Volume 59

"Arrest All Street Mendicants and Beggars:" Homelessness, Social Cooperation, and the Commitments of Democratic Policing

by Brandon del Pozo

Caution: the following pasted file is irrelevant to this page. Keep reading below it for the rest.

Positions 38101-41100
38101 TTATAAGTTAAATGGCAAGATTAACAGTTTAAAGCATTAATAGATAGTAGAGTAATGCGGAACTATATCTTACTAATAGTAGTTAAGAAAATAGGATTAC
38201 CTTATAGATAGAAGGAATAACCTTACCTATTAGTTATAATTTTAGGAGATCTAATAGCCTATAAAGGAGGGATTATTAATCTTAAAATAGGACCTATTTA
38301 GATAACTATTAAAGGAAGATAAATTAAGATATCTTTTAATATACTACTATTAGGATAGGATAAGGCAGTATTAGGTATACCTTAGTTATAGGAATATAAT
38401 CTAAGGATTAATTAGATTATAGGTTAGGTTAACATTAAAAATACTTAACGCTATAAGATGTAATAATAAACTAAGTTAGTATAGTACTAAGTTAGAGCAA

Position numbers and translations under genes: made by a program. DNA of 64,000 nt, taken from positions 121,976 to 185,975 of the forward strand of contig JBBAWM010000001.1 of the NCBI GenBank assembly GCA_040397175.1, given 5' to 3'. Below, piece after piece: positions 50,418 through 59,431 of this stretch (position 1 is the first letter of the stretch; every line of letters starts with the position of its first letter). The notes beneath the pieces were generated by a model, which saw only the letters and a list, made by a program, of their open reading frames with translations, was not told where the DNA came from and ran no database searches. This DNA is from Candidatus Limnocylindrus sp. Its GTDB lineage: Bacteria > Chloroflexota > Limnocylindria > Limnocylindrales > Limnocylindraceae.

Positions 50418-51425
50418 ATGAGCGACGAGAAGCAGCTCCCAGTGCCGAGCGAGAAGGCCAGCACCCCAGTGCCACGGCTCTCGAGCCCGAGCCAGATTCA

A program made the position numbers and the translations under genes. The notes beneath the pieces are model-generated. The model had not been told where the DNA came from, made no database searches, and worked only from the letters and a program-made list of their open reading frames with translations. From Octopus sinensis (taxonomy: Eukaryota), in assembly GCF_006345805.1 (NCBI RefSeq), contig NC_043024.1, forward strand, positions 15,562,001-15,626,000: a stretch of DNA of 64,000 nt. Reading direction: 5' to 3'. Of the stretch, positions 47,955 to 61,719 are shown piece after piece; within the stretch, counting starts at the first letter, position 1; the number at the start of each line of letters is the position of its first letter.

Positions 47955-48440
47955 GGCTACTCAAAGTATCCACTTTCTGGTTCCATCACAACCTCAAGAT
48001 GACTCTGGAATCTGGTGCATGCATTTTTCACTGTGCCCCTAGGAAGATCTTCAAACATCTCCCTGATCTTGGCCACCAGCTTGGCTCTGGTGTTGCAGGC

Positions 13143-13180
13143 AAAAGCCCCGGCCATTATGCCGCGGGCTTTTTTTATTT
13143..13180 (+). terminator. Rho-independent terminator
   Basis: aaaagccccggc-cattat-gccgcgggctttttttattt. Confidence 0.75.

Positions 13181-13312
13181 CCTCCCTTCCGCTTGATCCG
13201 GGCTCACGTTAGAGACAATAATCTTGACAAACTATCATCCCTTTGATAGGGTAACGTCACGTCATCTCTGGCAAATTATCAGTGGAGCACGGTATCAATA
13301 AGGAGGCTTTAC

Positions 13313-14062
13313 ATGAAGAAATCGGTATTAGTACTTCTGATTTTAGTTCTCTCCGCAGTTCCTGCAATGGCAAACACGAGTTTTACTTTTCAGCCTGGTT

In “Are Police the Key to Public Safety?: The Case of the Unhoused,” Barry Friedman argues that one of the problems with policing in the United States is that it encompasses too narrow a view of public safety. In the case of homelessness, this narrow view fails to understand that providing shelter and subsistence to the unhoused is providing them with a basic form of safety as well. By this view, enforcing most laws against the behaviors associated with homelessness is unjust because it penalizes people for seeking a form of personal security that the government should have provided them with. This Essay argues that while this concern should guide police conduct in many cases, it does not mean the police have no legitimate reason to regulate the behavior of homeless people using discretionary enforcement of the criminal law. Police are not only tasked with providing some conception of safety but have a man-date to equitably broker and enforce the cooperative use of a community’s public spaces, which is a critical feature of democratic equality for both housed and unhoused people. Enforcing laws against the behaviors associated with homeless-ness should therefore be a balance between ensuring everyone has access to public spaces for various conceptions of recreation, transportation, expression, and commerce, and an awareness that even the most disruptive and uncooperative uses of public space by homeless people are a product of duress rather than choice. Both the housed and the unhoused have a legitimate claim on the commons, and while one is more urgent than the other, this does not mean the more urgent claim is an unrestricted one. Requirements of social cooperation may still apply to unhoused citizens, and when they do, it is the criminal law that empowers the police to broker and enforce them as necessary.

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